New Insight on the Atmosphere’s Tiniest Particles

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Smith, J., University of California, Irvine

Aerosol Properties

Aerosol Life Cycle

Smith JN, KC Barsanti, HR Friedli, M Ehn, M Kulmala, DR Collins, JH Scheckman, BJ Williams, and PH McMurry. 2010. "Observations of aminium salts in atmospheric nanoparticles and possible climatic implications." Proceedings of the National Academy of Sciences, 107(15), doi:10.1073/pnas.0912127107.

Overview of the molar ratio of aminium ions (ratio of total detected cations) during nanoparticle growth events, grouped according the land type. Error bars indicate standard deviation of the mean.

Many of the atmosphere’s tiniest particles emerge through a different process than previously thought, according to analysis from the research team headed by Jim Smith (National Center for Atmospheric Research) and Peter McMurry (University of Minnesota) made possible with funding from the DOE's Atmospheric System Research program. The group has found that aminium salts make up as much as half of the mass of newly formed particles in places as diverse as Atlanta, Mexico City, northeast Colorado, and Finland.

Studying nanoparticles in the field is difficult due to their tiny size and rapid formation. Smith and McMurry employed a unique instrument, the Thermal Desorption Chemical Ionization Mass Spectrometer (TDCIMS), to detect the molecular composition of ambient aerosol as small as 8 nm in diameter. In the urban areas studied, the team found that aminium salts, mixtures of amines with inorganic as well as organic acids, comprised almost half of the identified ions within nanoparticles. Sulfates were far less prevalent. This leaves a large part of the nanoparticle growth still unexplained. They and colleagues hope to better analyze the sources of amines. Large livestock operations are an important source, but more observations are needed.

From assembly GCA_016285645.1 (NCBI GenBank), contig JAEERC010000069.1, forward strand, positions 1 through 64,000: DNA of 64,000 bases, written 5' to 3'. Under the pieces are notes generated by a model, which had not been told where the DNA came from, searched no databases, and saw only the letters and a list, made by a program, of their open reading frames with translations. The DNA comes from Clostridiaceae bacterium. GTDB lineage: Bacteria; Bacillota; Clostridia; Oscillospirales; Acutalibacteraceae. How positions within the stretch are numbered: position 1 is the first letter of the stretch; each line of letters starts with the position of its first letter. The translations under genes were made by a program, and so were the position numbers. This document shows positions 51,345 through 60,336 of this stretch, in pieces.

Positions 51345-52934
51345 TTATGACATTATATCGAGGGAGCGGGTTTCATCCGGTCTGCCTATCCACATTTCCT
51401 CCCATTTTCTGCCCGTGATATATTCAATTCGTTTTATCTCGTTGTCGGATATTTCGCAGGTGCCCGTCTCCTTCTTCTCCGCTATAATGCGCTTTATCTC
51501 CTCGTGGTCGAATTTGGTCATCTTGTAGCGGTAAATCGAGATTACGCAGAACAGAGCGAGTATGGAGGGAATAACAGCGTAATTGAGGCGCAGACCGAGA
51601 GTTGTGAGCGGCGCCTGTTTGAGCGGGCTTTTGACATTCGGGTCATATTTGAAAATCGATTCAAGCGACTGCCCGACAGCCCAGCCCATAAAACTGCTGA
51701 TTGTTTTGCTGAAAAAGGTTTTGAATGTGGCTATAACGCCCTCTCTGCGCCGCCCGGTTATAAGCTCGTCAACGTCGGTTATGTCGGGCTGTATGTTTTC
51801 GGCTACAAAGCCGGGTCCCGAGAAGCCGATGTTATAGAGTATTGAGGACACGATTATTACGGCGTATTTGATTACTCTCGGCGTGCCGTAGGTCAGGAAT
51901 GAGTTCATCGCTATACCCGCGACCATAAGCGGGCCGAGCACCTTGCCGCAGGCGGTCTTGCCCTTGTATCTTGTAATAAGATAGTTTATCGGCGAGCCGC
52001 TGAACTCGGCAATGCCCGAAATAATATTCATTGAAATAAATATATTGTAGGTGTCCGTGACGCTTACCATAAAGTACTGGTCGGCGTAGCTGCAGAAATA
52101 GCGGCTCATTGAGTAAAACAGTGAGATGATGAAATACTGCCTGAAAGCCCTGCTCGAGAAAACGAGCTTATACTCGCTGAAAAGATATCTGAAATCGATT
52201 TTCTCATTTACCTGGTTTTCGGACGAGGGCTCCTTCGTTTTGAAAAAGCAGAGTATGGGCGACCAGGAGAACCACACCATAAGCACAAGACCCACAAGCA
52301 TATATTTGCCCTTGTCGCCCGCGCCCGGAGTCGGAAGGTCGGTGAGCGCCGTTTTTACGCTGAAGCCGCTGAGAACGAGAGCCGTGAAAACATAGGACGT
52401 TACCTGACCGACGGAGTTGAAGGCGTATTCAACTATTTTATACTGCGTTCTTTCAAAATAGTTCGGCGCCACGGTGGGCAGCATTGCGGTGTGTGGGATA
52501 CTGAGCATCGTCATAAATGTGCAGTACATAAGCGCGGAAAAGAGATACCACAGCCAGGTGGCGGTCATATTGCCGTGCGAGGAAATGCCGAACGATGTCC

Although present in the atmosphere in relatively low concentrations, this work shows how even a small amount of a substance such as amines in the air can have a big effect on nanoparticle formation. These newly discovered oraganic salt compounds give hope that models can be developed that can predict the impacts of new particle formation on human health and climate.